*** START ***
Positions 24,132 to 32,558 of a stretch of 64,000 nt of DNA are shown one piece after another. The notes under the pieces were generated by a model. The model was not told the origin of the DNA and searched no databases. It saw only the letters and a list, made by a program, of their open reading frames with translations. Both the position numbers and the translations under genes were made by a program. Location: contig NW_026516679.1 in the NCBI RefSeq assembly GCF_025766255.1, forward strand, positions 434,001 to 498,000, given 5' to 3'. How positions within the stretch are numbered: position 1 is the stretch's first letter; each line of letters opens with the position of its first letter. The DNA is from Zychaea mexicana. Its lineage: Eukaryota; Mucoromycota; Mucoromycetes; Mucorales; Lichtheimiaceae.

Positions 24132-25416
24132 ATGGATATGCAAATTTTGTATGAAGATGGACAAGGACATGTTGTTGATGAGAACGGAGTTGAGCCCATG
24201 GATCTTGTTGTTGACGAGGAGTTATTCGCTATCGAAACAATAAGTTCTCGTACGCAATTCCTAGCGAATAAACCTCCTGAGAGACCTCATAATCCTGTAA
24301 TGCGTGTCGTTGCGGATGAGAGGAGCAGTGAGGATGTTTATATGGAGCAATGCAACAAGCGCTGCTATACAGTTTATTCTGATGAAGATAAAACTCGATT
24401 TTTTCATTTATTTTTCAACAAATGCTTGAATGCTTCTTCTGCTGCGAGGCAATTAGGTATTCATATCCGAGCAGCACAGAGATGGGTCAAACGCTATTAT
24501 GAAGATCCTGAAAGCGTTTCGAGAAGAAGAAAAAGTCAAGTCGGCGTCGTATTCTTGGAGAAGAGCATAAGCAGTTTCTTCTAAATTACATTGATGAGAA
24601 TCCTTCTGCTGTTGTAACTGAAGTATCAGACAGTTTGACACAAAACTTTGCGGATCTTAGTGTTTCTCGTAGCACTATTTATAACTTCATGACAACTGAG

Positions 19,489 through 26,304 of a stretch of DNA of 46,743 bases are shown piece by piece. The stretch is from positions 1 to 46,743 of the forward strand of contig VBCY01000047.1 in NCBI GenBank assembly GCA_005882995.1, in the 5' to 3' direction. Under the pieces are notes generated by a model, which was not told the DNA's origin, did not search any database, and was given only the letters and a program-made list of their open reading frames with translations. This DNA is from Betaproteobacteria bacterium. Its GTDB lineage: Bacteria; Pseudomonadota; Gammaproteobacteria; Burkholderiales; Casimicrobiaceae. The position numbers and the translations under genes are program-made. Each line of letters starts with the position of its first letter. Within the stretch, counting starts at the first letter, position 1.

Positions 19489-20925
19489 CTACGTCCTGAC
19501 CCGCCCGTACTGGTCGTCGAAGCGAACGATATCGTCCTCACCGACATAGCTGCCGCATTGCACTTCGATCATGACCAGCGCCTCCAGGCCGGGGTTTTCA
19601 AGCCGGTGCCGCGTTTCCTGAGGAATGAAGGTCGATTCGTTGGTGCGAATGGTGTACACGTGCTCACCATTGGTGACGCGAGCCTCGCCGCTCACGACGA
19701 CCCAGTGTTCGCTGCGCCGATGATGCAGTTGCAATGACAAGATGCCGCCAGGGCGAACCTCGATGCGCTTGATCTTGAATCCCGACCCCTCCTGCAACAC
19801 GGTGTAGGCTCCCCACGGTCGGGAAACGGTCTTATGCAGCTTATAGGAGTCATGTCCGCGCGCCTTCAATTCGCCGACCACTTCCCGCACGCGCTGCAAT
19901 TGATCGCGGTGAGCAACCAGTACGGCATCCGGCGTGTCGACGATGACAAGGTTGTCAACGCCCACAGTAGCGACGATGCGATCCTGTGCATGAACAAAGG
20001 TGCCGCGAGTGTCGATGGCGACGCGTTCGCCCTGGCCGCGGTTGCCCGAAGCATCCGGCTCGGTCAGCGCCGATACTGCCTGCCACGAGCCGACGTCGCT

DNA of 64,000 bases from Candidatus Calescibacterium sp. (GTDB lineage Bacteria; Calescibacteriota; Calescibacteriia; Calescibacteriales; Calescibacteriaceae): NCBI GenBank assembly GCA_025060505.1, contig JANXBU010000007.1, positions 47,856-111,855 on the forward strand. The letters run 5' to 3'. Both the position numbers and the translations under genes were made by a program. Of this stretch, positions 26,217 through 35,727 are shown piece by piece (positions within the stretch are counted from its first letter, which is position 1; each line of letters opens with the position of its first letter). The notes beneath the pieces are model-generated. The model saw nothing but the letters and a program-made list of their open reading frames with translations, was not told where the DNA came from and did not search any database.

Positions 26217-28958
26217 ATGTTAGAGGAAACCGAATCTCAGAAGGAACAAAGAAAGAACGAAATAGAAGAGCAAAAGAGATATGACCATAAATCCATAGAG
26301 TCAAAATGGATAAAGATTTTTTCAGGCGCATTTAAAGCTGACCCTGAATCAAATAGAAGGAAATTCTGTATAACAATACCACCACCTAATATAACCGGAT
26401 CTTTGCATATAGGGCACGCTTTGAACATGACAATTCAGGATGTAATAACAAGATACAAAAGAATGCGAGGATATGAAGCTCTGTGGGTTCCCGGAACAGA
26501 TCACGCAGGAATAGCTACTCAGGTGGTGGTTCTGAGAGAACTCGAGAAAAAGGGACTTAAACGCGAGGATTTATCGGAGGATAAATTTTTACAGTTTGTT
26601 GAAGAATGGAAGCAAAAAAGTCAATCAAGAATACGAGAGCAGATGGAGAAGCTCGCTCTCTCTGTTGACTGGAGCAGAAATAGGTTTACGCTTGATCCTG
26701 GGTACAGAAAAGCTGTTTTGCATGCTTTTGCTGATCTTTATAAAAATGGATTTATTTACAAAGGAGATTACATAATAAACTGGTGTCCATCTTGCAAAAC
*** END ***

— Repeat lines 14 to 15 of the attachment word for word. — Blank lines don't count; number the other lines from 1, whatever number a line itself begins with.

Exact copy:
19701 CCCAGTGTTCGCTGCGCCGATGATGCAGTTGCAATGACAAGATGCCGCCAGGGCGAACCTCGATGCGCTTGATCTTGAATCCCGACCCCTCCTGCAACAC
19801 GGTGTAGGCTCCCCACGGTCGGGAAACGGTCTTATGCAGCTTATAGGAGTCATGTCCGCGCGCCTTCAATTCGCCGACCACTTCCCGCACGCGCTGCAAT